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Putting the child first

Putting the child first: Long-term parenting arrangements

Thursday 4th of April 2013
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It is not uncommon for parents to have vastly different parenting styles and find it difficult to make decisions about the care of their children. In most cases these issues can be overcome with negotiation and compromise. 

However, after separation some parents find that they simply cannot come to an agreement about the care of the children and find themselves in a stalemate.

When this occurs it may be necessary for the Court to make an order that one parent have sole parental responsibility of the children to avoid an impasse on major decisions, such as the choice of school, the choice of medical intervention or arrangements for overseas travel.

In the recent case of Luu & Xia [2013] FMCAfam 35, the Federal Magistrates’ Court was asked to make a determination as to which parent would have the sole parental responsibility for making long-term decisions on behalf of the child of the relationship, in circumstances where the parents had very different parenting styles and had difficulty reaching consensus on the basis of constructive discussion in the past.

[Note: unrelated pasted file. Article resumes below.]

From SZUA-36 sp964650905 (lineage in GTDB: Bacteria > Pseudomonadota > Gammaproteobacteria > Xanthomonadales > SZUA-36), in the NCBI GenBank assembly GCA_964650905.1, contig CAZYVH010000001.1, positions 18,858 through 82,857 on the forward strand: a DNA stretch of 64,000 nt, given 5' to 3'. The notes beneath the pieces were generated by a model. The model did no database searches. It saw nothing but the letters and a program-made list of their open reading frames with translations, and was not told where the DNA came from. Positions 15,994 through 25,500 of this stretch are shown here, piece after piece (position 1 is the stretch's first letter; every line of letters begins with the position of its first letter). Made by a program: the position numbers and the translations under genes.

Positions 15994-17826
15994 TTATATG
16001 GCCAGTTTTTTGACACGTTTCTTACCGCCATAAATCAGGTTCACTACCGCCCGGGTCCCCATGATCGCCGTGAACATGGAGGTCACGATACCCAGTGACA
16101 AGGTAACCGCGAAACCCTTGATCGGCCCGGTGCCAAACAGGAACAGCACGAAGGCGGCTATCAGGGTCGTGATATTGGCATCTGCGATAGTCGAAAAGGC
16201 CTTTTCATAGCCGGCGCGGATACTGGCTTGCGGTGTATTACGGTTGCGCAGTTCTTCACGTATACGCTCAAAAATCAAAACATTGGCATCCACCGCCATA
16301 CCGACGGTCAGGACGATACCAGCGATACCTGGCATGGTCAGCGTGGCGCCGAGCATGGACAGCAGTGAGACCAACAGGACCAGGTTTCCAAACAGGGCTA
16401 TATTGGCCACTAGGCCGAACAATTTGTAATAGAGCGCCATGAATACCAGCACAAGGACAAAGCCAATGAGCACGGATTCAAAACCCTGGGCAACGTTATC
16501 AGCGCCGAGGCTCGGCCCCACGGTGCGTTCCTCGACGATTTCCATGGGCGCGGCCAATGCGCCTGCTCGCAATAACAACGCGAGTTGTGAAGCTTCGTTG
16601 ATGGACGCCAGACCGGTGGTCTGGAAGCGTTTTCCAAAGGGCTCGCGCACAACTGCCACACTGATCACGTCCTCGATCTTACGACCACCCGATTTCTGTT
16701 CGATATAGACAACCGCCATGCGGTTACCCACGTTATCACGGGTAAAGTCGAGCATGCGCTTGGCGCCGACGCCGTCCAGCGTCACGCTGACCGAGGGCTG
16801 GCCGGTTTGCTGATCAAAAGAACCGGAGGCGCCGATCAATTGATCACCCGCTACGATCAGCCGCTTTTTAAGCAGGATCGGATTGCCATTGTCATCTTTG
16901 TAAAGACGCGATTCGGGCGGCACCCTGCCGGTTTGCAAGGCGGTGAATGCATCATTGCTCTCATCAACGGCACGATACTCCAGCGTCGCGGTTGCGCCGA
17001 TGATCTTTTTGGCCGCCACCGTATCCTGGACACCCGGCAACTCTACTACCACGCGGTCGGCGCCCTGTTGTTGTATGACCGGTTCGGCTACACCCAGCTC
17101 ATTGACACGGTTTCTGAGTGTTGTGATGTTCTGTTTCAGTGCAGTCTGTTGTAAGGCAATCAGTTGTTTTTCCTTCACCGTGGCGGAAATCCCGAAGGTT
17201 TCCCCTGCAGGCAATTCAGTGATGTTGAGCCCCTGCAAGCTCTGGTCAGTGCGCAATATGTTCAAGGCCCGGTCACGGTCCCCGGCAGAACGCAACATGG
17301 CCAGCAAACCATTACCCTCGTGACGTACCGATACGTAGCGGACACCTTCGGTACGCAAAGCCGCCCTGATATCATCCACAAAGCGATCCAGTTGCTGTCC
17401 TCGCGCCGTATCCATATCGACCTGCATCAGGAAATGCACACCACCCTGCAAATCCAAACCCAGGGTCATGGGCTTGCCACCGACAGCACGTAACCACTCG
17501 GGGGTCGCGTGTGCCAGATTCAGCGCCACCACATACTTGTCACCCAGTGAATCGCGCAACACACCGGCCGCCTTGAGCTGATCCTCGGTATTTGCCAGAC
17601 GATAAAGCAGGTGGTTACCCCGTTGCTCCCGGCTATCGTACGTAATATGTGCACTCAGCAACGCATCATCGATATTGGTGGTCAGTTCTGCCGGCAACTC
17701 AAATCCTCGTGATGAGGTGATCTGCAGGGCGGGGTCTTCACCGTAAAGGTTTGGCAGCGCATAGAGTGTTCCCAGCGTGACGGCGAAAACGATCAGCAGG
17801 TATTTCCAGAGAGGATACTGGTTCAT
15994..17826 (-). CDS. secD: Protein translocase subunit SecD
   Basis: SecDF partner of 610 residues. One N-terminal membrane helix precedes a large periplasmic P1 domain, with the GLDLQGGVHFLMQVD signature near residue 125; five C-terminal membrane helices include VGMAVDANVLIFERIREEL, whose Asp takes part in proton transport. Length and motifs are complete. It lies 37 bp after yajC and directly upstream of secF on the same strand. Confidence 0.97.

The Court does not take such a determination lightly.  Equal shared parental responsibility is presumed in all parenting matters in accordance with section 61DA of the Family Law Act (1975). The Court can only make an Order that is contrary to this presumption in the event that there are reasonable grounds to believe that there has been child abuse or family violence, or if it is inconsistent with the best interests of the child.

In the matter of Luu & Xia [2013] both the mother and father sought orders that they each have sole parental responsibility.  The father also sought orders in the alternative that the parties have equal shared parental responsibility, but in the event they could not come to an agreement, the father have the authority to make the final decision.

The father had, in the past, displayed rigid views and had shown an unwillingness to countenance any other view.  As a consequence, the mother had made decisions about the child to placate the father and avoid confrontation. Decisions were not made in the best interests of the child.

Ultimately, Federal Magistrate Sexton determined that an order for equal shared parental responsibility was unworkable and contrary to the child’s best interests. An order was made for the mother to have sole parental responsibility, with the requirement that the father be kept fully informed of her decisions and that his views be considered on any issue.

In this instance the parent’s inability to make decisions about the care oftheir child meant that decisions were made that were contrary to the child’s best interests. The Orders made by the Court will ensure that going forward decisions can be made for the long term care of the child which are in the child’s best interests and not influenced by the parent’s inability to make decisions together.

 

If you need any assistance with children’s matters, please contact Coote Family Lawyers on 9804 0035 to make an appointment today.




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